Furloughs confirmed, thousands at Fort Bliss to be affected
Rep. O'Rourke aims to "overturn" cuts
WASHINGTON (KTSM) — Defense Department employees are getting a little bit of a reprieve.
Workers now face 11 days of furloughs, cut down from an expected 14 days, Defense Department Secretary Chuck Hagel announced Tuesday. Starting July 8 through the end of September, workers will be forced to stay at home one day each week -- a 20% pay cut.
"I have made this decision very reluctantly, because I know that the furloughs will disrupt lives and impact DoD operations," Hagel said in a memo to employees on Tuesday.
The Pentagon is the nation's largest federal agency and has to cut as much as $40 billion by Sept. 30 because of forced spending cuts that went into effect on March 1. The furloughs will save the agency $1.8 billion, according to a senior defense official.
A senior defense official acknowledged that the savings from furloughs may not seem like a lot of money for an agency with an overall budget of $680 billion.
At least 120,000 of the agency's 800,000 civilian workers will avoid the 20% pay cut, because their jobs have been deemed critical to the safety of life and property or to national security interests, according to a senior defense official. That group includes some intelligence officers, Navy shipyard builders, Army firefighters and foreign nationals, among others.
After initially warning that its civilian workforce would have to take as many as 22 days of unpaid time off, the Pentagon in March said Congress gave it enough financial flexibility to cut furlough days to 14. On Tuesday, it announced pruning that further to 11.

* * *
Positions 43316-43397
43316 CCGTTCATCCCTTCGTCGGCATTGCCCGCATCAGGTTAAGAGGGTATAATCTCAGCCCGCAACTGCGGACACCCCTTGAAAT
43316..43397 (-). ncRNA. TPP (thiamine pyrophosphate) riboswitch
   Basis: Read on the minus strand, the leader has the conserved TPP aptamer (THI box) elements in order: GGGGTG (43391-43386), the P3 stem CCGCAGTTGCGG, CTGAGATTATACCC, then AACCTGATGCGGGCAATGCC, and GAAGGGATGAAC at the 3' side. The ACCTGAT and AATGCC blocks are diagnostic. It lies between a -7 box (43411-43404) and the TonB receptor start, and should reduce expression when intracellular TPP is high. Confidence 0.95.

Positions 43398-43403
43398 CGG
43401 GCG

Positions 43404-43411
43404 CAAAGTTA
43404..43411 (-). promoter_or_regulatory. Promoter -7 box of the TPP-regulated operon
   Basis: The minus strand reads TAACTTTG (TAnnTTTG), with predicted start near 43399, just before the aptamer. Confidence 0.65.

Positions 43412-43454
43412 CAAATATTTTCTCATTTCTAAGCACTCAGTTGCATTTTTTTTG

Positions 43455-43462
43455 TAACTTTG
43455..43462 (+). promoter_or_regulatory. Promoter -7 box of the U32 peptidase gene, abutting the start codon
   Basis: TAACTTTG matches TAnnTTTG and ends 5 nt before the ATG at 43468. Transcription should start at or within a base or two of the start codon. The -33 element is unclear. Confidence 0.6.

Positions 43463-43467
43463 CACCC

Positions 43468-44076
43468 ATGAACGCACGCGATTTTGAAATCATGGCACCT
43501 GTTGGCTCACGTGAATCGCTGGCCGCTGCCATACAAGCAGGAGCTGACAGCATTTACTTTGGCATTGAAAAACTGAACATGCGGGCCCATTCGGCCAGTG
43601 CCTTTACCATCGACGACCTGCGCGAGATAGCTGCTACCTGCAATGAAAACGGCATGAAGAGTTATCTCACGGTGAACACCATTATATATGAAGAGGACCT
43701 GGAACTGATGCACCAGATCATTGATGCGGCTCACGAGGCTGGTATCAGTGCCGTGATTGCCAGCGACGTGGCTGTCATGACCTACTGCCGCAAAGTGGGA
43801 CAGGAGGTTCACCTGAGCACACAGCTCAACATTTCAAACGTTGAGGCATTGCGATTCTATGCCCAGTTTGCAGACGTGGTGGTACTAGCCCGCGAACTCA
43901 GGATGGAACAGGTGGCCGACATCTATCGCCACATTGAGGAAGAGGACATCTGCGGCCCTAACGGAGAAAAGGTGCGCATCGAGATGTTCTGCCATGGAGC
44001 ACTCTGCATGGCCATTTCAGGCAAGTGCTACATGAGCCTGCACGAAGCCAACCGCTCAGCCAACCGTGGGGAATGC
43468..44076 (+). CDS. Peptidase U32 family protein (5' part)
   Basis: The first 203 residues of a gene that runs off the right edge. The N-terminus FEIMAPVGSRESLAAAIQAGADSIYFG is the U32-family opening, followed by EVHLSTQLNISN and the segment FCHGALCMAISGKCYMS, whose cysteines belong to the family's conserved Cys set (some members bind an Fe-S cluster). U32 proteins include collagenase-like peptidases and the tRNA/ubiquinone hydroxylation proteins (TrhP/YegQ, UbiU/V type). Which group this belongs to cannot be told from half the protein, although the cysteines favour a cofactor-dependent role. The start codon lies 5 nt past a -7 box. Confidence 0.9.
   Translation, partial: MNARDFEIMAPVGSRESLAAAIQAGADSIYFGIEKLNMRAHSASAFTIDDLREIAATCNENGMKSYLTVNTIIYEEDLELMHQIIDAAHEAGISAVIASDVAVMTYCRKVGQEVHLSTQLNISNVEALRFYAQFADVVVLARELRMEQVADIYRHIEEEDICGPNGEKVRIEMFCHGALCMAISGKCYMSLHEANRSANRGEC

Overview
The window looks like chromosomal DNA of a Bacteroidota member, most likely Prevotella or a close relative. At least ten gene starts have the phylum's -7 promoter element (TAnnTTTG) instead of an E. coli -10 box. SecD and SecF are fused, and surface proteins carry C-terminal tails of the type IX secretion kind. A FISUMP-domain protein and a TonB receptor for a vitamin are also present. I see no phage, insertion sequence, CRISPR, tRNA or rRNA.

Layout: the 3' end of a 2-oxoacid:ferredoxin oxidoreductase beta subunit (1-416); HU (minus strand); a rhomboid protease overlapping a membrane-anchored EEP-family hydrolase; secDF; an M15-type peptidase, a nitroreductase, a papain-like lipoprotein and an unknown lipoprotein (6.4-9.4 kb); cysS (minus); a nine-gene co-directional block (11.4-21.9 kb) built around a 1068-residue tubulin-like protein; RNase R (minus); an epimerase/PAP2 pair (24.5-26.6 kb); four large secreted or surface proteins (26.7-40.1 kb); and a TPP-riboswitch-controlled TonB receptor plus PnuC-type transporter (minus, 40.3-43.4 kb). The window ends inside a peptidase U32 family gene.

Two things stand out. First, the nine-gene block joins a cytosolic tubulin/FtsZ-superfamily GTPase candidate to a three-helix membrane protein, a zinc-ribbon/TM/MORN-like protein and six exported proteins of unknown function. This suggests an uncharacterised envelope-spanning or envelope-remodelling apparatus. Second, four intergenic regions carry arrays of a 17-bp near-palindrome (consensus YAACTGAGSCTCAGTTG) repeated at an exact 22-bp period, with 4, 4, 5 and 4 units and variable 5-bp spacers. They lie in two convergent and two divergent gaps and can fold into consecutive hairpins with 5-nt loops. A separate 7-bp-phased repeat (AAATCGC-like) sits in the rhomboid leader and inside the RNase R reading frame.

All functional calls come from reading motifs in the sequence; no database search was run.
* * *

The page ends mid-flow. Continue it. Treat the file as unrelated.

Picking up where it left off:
“Although DOD will reduce the furlough days for civilian employees... my aim is to fully overturn the unacceptable sequester cuts,” said Congressman Beto O’Rourke of El Paso.
O'Rourke estimates 11,000 El Pasoans working at Fort Bliss would be affected by the furlough days.
In the memo, Hagel said he made the decision due to some unforseen circumstances, citing funds originally budgeted for other purposes are now being used to provide troops at war with more resources.
He also stated fuel costs are much higher than originally anticipated when the budget was formed.
The news is just the latest of a federal agency managing to cut furloughs. Last week, the Department of Education told its employees they wouldn't have to take unpaid leave. Earlier, meat inspectors and air traffic controllers also got their furloughs revoked by Congress.
In the meantime, employees at the Environmental Protection Agency, the federal Public Defenders office and the Equal Employment Opportunity Commission, among others, are all being forced to take unpaid time off work this month.
The $85 billion in forced federal spending cuts called sequester has forced brutal cuts on programs like Headstart, which helps lower income families prepare young children for school, and Meals on Wheels, which helps feed poor seniors.
Supervisors will work with employees to schedule forced time off so that hospitals and school systems run by the agency remain open, said a senior Pentagon official. Government grocery stores on U.S. military bases around the world are expected to close at least one day each week.
Furlough letters will start going out to individual employees starting May 28. Employees can try to appeal their furloughs. However, a senior Pentagon official said it's unlikely that employees could get out of furloughs by pleading a financial hardship.
The official said it is possible that an employee facing furlough serves a role safeguarding lives or property that agency officials overlooked. They gave supervisors limited authority to make such adjustments, which means the numbers of employees who avoid furloughs could go up slightly.
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